The Washington Post

Tropical storm Arlene: its past, present, and future

Tropical storm Arlene over Bay of Campeche in southern Gulf of Mexico at 9:45 a.m. EDT (NOAA Environmental Visualization Laboratory)

Tuesday night, the National Hurricane Center (NHC) determined the tropical disturbance spinning up in the Bay of Campeche acquired sufficient organization to be named Arlene, the first tropical storm of the 2011 season.

Projected track of tropical storm Arlene (National Hurricane Center)

Positioned over very warm water and light wind shear, additional strengthening is projected. The National Hurricane Center’s intensity model projects about a 30 mph increase in intensity prior to landfall. However, its official forecast is for the storm to make landfall as a strong tropical storm, with maximum sustained winds of 70 mph.

Storm Impacts

While the coast may be buffeted by tropical storm force winds, the primary impact from Arlene will be torrential rain over the inlnd mountainous terrain of northeast Mexico, where as much as 15 inches of rain may cause flash flooding and mudslides. At low elevations, generally 4-8 inches are most likely. Unfortunately, the northern edge of the rain shield is unlikely to penetrate far into Texas - if it all. The state is currently suffering from a historic drought.

How did Arlene develop?

Wind vectors near the surface, showing trade winds (NOAA/NCDC)

This system -now located over the southwestern Gulf of Mexico- still has yet to present an organized, long-lived core of deep convection (tall storms). The latest satellite picture still shows a ragged array of cumulonimbus clouds near the Bay of Campeche, indicative of a tropical system in its early stages.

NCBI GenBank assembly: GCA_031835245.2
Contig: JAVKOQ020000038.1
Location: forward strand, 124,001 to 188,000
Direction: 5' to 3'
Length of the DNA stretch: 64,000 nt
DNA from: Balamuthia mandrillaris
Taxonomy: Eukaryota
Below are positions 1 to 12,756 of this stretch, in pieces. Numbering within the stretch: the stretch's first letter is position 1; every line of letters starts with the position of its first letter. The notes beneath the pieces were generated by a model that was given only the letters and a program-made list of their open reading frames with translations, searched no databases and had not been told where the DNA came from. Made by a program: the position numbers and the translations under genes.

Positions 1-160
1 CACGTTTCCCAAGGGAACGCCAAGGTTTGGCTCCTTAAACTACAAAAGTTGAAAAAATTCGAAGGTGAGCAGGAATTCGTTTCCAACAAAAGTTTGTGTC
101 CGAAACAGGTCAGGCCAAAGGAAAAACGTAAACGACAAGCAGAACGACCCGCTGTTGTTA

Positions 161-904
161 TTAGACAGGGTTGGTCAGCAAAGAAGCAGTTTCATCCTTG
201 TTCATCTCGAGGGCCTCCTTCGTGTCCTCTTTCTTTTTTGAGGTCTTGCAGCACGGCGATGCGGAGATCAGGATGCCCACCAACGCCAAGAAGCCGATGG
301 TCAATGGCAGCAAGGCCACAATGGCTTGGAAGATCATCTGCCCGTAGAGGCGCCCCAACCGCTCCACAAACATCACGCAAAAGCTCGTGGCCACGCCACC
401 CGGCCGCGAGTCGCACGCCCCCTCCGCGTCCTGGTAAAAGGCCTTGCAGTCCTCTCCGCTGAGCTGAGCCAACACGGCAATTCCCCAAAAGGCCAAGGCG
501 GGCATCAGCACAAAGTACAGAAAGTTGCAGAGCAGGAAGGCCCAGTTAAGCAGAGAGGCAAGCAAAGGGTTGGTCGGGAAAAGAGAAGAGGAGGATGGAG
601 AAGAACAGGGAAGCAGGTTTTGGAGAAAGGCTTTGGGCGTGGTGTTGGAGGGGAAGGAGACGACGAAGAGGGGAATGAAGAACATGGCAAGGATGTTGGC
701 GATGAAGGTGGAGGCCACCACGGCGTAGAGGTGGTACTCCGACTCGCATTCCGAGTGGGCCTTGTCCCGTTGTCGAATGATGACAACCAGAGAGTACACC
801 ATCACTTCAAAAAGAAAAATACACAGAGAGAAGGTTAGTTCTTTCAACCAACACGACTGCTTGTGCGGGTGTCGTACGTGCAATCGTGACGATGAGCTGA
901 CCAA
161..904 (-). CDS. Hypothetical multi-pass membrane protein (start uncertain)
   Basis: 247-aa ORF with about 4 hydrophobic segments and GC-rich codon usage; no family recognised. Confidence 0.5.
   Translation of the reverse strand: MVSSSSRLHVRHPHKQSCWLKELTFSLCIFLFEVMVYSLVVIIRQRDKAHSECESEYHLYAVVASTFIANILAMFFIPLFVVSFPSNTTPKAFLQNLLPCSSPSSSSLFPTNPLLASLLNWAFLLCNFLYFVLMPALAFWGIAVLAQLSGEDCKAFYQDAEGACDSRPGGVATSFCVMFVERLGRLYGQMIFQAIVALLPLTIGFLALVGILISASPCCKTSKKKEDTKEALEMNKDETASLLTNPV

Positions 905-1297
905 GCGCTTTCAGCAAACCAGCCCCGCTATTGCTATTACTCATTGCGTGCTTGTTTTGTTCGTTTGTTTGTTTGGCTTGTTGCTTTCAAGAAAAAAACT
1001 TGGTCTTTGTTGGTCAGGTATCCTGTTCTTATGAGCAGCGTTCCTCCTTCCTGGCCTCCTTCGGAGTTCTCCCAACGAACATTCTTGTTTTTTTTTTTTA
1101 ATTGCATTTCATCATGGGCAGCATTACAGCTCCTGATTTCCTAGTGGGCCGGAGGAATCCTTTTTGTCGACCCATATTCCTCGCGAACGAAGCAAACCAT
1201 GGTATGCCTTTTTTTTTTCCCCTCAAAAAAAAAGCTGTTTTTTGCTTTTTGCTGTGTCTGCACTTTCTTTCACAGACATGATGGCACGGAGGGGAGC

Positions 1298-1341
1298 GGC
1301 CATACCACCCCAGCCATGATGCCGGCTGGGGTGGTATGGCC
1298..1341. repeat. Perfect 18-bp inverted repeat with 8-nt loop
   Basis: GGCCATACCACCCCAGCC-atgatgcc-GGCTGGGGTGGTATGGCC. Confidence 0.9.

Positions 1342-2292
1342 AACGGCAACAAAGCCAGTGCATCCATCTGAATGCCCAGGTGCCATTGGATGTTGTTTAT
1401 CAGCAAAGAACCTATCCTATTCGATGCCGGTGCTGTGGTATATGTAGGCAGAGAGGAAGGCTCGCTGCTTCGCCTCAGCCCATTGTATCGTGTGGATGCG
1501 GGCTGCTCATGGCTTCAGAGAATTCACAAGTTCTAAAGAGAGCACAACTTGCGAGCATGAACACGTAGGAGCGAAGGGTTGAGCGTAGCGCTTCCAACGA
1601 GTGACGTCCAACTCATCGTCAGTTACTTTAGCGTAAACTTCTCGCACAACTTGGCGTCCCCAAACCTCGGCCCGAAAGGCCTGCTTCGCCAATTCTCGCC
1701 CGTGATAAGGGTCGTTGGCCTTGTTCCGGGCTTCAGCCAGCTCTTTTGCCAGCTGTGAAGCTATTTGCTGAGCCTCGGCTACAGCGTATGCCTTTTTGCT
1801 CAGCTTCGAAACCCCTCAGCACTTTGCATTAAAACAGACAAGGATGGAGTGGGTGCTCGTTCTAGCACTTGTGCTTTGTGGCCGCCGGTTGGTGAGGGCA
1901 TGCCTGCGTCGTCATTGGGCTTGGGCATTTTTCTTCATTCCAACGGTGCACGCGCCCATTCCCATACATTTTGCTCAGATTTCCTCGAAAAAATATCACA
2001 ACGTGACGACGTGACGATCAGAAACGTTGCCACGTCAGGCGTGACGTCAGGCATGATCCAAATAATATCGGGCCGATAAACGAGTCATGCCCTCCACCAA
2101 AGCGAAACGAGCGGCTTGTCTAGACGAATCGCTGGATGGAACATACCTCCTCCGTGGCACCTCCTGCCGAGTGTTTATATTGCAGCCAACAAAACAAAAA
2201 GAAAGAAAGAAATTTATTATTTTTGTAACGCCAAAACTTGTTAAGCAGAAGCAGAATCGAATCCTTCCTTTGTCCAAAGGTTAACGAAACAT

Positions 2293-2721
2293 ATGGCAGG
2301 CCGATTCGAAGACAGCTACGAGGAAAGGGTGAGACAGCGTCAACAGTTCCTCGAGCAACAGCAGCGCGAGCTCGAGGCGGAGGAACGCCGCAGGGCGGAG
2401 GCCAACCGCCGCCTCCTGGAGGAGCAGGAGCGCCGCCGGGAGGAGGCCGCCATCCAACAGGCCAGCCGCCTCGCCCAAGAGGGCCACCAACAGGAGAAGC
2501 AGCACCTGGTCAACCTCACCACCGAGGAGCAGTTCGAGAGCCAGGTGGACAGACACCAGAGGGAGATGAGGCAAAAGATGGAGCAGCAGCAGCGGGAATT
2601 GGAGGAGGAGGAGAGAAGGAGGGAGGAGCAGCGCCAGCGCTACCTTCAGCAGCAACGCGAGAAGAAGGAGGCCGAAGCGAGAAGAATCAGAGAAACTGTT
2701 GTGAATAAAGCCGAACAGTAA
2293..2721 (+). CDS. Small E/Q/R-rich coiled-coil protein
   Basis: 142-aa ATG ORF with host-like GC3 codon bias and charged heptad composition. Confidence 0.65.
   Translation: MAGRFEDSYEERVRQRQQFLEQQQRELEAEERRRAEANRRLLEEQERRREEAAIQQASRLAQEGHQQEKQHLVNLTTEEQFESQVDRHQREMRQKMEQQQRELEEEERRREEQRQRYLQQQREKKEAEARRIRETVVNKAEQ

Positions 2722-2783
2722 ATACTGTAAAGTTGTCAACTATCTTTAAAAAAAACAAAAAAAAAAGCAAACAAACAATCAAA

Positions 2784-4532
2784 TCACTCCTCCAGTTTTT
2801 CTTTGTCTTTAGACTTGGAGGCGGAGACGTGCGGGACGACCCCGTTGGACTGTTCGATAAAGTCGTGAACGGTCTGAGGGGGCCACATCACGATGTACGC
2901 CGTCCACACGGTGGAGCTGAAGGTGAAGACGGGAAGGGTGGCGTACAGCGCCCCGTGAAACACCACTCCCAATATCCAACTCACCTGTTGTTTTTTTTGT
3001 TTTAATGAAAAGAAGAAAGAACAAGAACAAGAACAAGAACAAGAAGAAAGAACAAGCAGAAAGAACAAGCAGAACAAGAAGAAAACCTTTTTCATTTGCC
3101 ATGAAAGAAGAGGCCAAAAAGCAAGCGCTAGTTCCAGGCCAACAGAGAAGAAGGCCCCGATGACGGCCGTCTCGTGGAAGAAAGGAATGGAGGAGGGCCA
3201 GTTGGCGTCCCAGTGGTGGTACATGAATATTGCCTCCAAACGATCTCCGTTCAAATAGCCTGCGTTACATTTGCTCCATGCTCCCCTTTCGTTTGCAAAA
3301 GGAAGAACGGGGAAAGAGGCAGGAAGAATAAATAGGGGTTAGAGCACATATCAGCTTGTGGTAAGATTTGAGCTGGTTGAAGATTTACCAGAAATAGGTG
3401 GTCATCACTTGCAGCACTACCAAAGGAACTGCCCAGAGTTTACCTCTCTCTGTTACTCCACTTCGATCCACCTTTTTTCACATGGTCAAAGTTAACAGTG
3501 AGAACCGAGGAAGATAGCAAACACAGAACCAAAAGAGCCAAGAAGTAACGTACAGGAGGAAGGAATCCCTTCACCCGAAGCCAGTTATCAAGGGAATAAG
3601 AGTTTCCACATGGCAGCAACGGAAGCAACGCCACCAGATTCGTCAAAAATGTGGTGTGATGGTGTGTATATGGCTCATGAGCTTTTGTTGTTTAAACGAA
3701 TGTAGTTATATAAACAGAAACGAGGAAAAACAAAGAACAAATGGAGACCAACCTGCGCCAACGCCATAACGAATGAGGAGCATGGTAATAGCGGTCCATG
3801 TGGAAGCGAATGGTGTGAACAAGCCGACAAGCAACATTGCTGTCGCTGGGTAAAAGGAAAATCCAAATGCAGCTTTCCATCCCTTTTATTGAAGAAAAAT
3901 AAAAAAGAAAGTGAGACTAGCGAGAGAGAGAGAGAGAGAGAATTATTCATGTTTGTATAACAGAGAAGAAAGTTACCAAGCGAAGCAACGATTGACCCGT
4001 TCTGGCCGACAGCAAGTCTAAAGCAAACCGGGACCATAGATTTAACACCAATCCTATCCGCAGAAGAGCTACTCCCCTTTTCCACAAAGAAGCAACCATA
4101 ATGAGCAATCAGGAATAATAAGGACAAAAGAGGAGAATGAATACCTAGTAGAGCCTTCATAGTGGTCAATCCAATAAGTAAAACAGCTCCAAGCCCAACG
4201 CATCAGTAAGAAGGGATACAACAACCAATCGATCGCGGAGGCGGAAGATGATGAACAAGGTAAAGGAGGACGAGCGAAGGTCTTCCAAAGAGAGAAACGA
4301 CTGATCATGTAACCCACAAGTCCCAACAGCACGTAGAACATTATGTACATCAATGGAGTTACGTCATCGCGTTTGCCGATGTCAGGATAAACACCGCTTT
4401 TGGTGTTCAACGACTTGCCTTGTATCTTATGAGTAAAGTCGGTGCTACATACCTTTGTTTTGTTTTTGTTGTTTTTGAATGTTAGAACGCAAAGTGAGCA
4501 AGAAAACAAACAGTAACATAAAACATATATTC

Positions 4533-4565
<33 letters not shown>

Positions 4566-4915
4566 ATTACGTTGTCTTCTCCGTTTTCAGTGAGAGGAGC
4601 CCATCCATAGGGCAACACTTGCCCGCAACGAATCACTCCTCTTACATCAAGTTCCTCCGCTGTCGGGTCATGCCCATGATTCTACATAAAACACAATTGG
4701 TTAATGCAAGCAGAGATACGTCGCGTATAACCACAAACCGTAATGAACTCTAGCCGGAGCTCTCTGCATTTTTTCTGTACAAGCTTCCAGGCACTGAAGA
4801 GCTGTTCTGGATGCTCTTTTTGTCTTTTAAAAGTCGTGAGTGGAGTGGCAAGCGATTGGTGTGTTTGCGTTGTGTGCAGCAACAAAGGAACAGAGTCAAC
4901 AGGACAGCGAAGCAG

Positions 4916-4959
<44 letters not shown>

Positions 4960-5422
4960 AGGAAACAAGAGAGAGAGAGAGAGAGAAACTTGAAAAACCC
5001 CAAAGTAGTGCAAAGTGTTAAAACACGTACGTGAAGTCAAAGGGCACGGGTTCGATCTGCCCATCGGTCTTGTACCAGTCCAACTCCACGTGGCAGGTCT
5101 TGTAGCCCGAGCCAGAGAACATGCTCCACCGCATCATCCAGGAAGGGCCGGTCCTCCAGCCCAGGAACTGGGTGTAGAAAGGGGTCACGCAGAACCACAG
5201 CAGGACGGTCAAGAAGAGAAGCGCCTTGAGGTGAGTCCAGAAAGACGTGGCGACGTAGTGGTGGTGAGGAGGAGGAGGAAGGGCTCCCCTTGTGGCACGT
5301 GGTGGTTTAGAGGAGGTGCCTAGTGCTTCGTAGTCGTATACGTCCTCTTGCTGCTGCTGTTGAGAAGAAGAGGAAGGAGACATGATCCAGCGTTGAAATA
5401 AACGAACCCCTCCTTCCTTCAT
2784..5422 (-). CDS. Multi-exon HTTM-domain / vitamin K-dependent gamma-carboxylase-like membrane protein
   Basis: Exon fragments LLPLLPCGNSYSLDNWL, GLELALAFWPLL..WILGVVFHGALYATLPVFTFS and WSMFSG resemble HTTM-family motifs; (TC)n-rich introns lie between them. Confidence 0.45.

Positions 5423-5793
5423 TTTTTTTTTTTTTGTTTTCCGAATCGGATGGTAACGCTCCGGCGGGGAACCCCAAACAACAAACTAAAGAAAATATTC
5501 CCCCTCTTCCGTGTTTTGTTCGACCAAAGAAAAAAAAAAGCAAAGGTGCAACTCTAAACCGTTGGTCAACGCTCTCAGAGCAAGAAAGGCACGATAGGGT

So how did it this seemingly benign system –formerly called AL95- evolve into a tropical storm with only a disheveled collection of thunderstorms to rely on? Part of the reason may be tied to processes unrelated to convection, and instead may ironically rest on help from a windy environment.

Closed circulation of Arlene as seen on weather map of air pressure at around 5,000 feet in the atmosphere. (NOAA/NCEP)

For complicated dynamical reasons, an evolution like this can occur even without the help of thunderstorms. As disturbances exit fast flowing streams of air (local jet streams) and encounter more slowly moving air, they are sometimes reshaped and blended together in a way that yields an end-product more potent than the original. In this kind of meteorological traffic jam, eddies swirling in the same way that move through a jet stream can unite to form a stronger one in the pile-up.

Observations taken over this region in the past few days do, in fact, suggest that a core of strong winds flowed at low levels from the southwest Caribbean toward the Yucatan Peninsula.

The area shaded in red in the picture below outlines the fastest wind speeds. As AL95 moved northeastward along this track, it just might have benefited from its encounter with the weaker ambient flow in the jet’s exit region. Given the lack of a thunderstorm-rich pedigree, it’s quite possible that Arlene’s maturation from AL95 owes some of its existence to this very kind of mechanism.

Upper level winds over the tropics at an altitude of about 5,000 feet (NOAA/NCEP)

At this stage of its development, and in the tranquil environment it now sits, any further intensification will likely come from the thunderstorms its now trying to organize. However, an encounter with wind shear of a magnitude it earlier benefited from would probably destroy it.

(Capital Weather Gang’s Jason Samenow contributed to this post)


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